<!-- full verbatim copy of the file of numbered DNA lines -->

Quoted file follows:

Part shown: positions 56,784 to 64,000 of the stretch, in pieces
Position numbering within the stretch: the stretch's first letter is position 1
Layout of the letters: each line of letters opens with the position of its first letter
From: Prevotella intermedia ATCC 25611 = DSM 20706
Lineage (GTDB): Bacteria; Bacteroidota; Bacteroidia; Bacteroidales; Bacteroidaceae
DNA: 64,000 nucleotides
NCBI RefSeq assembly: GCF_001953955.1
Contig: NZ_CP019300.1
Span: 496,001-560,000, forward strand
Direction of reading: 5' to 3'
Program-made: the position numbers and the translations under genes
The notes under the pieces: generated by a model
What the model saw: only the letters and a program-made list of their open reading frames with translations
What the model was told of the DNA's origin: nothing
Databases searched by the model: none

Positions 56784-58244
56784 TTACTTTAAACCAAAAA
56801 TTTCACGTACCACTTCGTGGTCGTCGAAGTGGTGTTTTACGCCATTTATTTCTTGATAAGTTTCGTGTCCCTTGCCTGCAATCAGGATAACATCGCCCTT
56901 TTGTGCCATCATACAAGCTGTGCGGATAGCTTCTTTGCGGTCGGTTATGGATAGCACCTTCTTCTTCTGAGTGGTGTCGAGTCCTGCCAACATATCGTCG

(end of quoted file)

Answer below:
Part shown: positions 56,784 to 64,000 of the stretch, in pieces
Position numbering within the stretch: the stretch's first letter is position 1
Layout of the letters: each line of letters opens with the position of its first letter
From: Prevotella intermedia ATCC 25611 = DSM 20706
Lineage (GTDB): Bacteria; Bacteroidota; Bacteroidia; Bacteroidales; Bacteroidaceae
DNA: 64,000 nucleotides
NCBI RefSeq assembly: GCF_001953955.1
Contig: NZ_CP019300.1
Span: 496,001-560,000, forward strand
Direction of reading: 5' to 3'
Program-made: the position numbers and the translations under genes
The notes under the pieces: generated by a model
What the model saw: only the letters and a program-made list of their open reading frames with translations
What the model was told of the DNA's origin: nothing
Databases searched by the model: none

Positions 56784-58244
56784 TTACTTTAAACCAAAAA
56801 TTTCACGTACCACTTCGTGGTCGTCGAAGTGGTGTTTTACGCCATTTATTTCTTGATAAGTTTCGTGTCCCTTGCCTGCAATCAGGATAACATCGCCCTT
56901 TTGTGCCATCATACAAGCTGTGCGGATAGCTTCTTTGCGGTCGGTTATGGATAGCACCTTCTTCTTCTGAGTGGTGTCGAGTCCTGCCAACATATCGTCG